Customer Reviews

4.3 out of 5 stars

Most Helpful Customer Reviews

4 of 4 people found the following review helpful By The Real M.B.E. Of Tooting on 23 April 2012
Format: DVD
Tom Baker, at this point in his illustrious life was a bad tempered, chain smoking, irreligious, binge drinking, bricklayer on a construction site somewhere in London. Then he met Doctor Who's producer, Barry Letts, the man who would quite literally change his life forever and make Baker one of the most well-remembered and iconic people of the 20th century. Now, as a huge fan of the devilish Jon Pertwee and his 3rd incarnation of the titular character, I found Tom Baker quite different to say the least. As Mark Gatiss puts it in the preceding story's DVD release "Planet of the Spiders" main documentary, it took him some time to warm to this bizarre man and his portrayal of The Doctor and I felt quite the same. That said, Tom is an instant natural, his alien-esque-ness is evident from his first word and there is no doubt in my mind that Tom was born to play The Doctor. So then, after 5 years of Pertwee mania, Tom Baker fulfills his destiny by laying on the floor {trying not to laugh} and regenerating into the most exciting and popular Doctor we have seen to date.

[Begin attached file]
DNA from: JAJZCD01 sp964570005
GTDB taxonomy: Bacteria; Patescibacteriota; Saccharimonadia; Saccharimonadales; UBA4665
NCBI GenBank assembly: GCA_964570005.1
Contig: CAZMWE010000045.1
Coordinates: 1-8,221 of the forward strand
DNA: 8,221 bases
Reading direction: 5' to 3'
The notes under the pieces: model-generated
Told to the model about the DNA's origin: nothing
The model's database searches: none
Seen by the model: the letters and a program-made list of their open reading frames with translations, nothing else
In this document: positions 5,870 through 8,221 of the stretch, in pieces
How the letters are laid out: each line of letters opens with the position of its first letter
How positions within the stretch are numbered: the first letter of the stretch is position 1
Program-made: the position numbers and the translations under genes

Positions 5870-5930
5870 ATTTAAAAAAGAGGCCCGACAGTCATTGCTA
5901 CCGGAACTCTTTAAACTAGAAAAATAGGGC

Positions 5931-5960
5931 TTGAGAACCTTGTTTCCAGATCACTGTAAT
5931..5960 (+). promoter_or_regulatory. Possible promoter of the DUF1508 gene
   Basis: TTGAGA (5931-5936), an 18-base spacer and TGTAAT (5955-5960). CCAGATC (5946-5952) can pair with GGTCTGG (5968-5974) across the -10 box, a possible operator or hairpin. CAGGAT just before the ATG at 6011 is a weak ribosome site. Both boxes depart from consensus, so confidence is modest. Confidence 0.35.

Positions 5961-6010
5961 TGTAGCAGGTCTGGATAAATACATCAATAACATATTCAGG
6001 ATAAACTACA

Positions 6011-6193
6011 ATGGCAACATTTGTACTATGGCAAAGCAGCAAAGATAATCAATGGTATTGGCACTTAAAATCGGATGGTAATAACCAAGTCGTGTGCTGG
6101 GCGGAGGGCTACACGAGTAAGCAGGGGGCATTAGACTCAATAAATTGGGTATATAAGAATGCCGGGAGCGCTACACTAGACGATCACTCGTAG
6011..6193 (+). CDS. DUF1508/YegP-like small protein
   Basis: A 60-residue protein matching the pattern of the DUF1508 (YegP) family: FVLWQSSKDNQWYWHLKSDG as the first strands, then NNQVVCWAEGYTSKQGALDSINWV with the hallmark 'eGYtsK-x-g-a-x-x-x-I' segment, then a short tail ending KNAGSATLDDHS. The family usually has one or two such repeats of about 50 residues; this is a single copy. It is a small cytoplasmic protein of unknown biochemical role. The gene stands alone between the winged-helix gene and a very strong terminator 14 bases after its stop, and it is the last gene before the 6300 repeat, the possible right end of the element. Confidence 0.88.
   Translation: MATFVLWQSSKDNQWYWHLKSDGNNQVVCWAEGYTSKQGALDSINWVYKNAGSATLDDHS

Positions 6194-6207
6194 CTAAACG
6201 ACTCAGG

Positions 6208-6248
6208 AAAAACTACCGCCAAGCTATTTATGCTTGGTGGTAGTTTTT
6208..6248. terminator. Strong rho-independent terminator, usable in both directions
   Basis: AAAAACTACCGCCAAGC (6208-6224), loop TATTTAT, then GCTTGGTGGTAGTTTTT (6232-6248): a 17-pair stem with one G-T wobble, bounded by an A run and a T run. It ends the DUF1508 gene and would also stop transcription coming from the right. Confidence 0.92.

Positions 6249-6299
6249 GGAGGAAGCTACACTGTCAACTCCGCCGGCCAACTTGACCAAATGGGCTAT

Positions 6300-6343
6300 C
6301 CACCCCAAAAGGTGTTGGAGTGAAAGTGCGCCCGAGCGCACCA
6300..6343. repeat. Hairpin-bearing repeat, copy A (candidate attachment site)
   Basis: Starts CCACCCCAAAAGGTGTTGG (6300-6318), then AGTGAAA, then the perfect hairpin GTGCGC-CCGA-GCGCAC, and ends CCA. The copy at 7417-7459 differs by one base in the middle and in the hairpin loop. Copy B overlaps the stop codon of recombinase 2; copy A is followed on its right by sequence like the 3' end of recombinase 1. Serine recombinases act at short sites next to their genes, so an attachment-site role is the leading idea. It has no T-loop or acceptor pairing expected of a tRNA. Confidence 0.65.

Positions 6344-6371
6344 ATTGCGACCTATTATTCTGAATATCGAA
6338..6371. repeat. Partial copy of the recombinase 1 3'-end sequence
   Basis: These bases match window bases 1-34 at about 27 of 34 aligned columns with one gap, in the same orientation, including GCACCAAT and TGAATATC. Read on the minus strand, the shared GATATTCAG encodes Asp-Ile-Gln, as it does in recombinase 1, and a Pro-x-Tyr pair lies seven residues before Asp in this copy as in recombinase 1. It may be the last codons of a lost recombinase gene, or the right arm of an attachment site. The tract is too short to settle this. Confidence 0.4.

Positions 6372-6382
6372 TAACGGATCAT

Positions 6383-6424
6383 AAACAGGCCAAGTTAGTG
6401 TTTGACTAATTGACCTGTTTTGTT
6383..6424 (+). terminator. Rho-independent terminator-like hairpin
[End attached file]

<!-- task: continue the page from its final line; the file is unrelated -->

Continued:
As stated above, My Doctor is Jon Pertwee, but its almost two close to call between the two of them. The main reason I've always marked Tom's Doctor down is the fact that he just stayed too long and the stories were just becoming utter nonsense. The show goes on but Tom wanted to carry on carrying on with it, and so after 7 exhaustive years of new producers, new companions and 178 weeks of episodes to record, Tom departed the role that made him a true household name, in March 1981, {completely shattered I wouldn't wonder}. Anyway, that's 7 years away, I'm more interested in the first few stories that made Tom so infamous.